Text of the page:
ICE cars don't get any energy back when going down the hill. Even if you turn the ICE engine completely off, you are not getting anything "back". It may not use as much energy (or may not even use any at all), but that's not the same as actually getting some back that you can use later.

Mike
 

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True



The EV will always out perform ICE in this scenario simply because it can store the recovered energy for later use. The best the ICE can do is use zero energy via DFCO (Deceleration Fuel Cut-Off) allowing the wheel spin to keep the engine turning.


Mostly agree. (I dislike absolutes, and there exist cases where the ICE does equally well because the slope is a perfect match. I don't think there's ever a case where the ICE does better, and the vast majority of cases the EV does better.)

I was replying to a post that said ICEs don't get energy back going down, which is why I attempted to clarify. On reflection, it may be a communication failure; they might have been talking about getting energy into the battery rather than out of the mountain. The ICE does the second, but obviously can't do the first unless it's some form of hybrid.
 

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ICE cars don't get any energy back when going down the hill. Even if you turn the ICE engine completely off, you are not getting anything "back". It may not use as much energy (or may not even use any at all), but that's not the same as actually getting some back that you can use later.

Mike

Of course they are. Energy spent going up the hill is turning into distance going down, getting the energy back. They don't gain gas in the tank, of course, but they do gain distance covered that they wouldn't have if they didn't come down the hill.
 

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Discussion Starter · #17 · (Edited)
I think it makes sense because range anxiety is more relevant to BEVs than to ICE vehicles. If your destination is higher than your origin, your predicted range will be negatively impacted. It is another factor you have to be aware of.

This is an opportunity for a BEV nav system to add some value by calculating the elevation gain, and to use that, along with other factors like speed limits, traffic and weather along the route, to help make accurate estimates of power requirements for the route.
Agreed. I’ve owned a Volt for years and still really have no feel for how much extra range will get sucked up by a big climb.
Really could add to range anxiety ... if I had a Leaf.

Good point on adding gained altitude to the formula for the GuessOmeter®️™️ 2.0.

ICE cars do get energy back coming down. They only throw it out the window when they have to hit the brakes and dump it as thermal energy.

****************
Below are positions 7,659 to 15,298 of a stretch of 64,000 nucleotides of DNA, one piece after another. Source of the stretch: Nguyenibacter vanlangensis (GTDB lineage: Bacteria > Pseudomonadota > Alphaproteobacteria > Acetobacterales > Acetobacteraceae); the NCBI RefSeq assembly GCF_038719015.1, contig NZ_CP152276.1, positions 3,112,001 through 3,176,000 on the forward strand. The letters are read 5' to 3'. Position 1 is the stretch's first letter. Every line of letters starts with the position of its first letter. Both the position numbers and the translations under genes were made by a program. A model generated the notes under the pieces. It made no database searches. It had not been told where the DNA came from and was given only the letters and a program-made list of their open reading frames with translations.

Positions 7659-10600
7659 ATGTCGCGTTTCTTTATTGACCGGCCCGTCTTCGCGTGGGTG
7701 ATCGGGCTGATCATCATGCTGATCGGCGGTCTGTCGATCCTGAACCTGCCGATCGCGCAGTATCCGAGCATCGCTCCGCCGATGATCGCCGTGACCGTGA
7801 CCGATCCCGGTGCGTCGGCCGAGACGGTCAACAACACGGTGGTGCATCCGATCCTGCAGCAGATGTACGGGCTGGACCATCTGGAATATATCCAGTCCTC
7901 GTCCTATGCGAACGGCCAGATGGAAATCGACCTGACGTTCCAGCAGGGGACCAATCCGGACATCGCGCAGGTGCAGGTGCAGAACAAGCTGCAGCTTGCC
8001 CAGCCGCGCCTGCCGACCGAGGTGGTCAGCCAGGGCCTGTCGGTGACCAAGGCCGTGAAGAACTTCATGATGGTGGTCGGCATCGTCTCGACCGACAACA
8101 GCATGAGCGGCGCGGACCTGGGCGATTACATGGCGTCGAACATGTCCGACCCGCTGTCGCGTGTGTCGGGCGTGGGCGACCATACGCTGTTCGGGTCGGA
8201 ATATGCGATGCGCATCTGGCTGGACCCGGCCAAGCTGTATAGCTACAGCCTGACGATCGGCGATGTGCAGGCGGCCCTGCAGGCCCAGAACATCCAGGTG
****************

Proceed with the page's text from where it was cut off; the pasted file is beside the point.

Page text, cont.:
If only.
Actually that energy is put to work tearing the car apart (brake wear, engine braking).
 

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If only.
Actually that energy is put to work tearing the car apart (brake wear, engine braking).
Right. You get exactly 0% back in an ICE car: 100% is wasted heating up your brake pads/rotors or heating up the engine via compression. Not using energy isn't the same as actually getting it back. The EV is doing the equivalent of using say 2 gallons going up the hill and then synthesizing a gallon and putting it back in the tank when you go down the hill.

Mike
 

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ICE cars don't get any energy back when going down the hill. Even if you turn the ICE engine completely off, you are not getting anything "back". It may not use as much energy (or may not even use any at all), but that's not the same as actually getting some back that you can use later.

Mike
ICE cars do get energy back in the form of more velocity. If you let the ICE accelerate downhill on gravity alone you're converting some of that gravitational potential energy to kinectic energy. However, you can't do too much of this as you'll either leave the road (mountains) or be pulled over for speeding (more likely). Any energy not captured this way does indeed end up as waste heat.
 

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Right. You get exactly 0% back in an ICE car: 100% is wasted heating up your brake pads/rotors or heating up the engine via compression. Not using energy isn't the same as actually getting it back. The EV is doing the equivalent of using say 2 gallons going up the hill and then synthesizing a gallon and putting it back in the tank when you go down the hill.

Mike
So in your experience, ICE cars don't roll down hills?

That's horizontal distance gained by transferring potential energy into kinetic, moving the car along. If you don't start at the top of the hill, it's energy you put in to pushing the car up the hill coming back as you roll down the hill.

It's only when the hill exceeds a certain steepness and you want to go down slower than the slope would provide that the ICE starts throwing energy away...